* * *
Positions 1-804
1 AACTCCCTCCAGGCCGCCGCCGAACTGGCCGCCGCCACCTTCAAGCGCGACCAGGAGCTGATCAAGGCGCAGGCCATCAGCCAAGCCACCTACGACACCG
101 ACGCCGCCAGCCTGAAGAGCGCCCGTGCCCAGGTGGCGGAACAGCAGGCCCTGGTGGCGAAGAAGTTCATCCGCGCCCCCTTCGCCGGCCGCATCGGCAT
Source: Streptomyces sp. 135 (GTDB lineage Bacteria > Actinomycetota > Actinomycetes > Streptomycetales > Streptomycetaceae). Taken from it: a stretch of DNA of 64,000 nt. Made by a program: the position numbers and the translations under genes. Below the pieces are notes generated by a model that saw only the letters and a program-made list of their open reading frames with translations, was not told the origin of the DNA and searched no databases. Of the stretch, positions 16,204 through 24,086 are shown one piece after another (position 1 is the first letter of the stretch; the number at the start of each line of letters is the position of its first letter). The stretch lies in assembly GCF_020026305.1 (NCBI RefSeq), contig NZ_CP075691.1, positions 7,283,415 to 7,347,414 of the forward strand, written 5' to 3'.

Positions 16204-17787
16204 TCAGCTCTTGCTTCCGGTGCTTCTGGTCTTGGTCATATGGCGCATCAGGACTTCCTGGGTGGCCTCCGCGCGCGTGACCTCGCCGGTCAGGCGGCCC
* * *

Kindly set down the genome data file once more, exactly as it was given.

Positions 1-804
1 AACTCCCTCCAGGCCGCCGCCGAACTGGCCGCCGCCACCTTCAAGCGCGACCAGGAGCTGATCAAGGCGCAGGCCATCAGCCAAGCCACCTACGACACCG
101 ACGCCGCCAGCCTGAAGAGCGCCCGTGCCCAGGTGGCGGAACAGCAGGCCCTGGTGGCGAAGAAGTTCATCCGCGCCCCCTTCGCCGGCCGCATCGGCAT
Source: Streptomyces sp. 135 (GTDB lineage Bacteria > Actinomycetota > Actinomycetes > Streptomycetales > Streptomycetaceae). Taken from it: a stretch of DNA of 64,000 nt. Made by a program: the position numbers and the translations under genes. Below the pieces are notes generated by a model that saw only the letters and a program-made list of their open reading frames with translations, was not told the origin of the DNA and searched no databases. Of the stretch, positions 16,204 through 24,086 are shown one piece after another (position 1 is the first letter of the stretch; the number at the start of each line of letters is the position of its first letter). The stretch lies in assembly GCF_020026305.1 (NCBI RefSeq), contig NZ_CP075691.1, positions 7,283,415 to 7,347,414 of the forward strand, written 5' to 3'.

Positions 16204-17787
16204 TCAGCTCTTGCTTCCGGTGCTTCTGGTCTTGGTCATATGGCGCATCAGGACTTCCTGGGTGGCCTCCGCGCGCGTGACCTCGCCGGTCAGGCGGCCC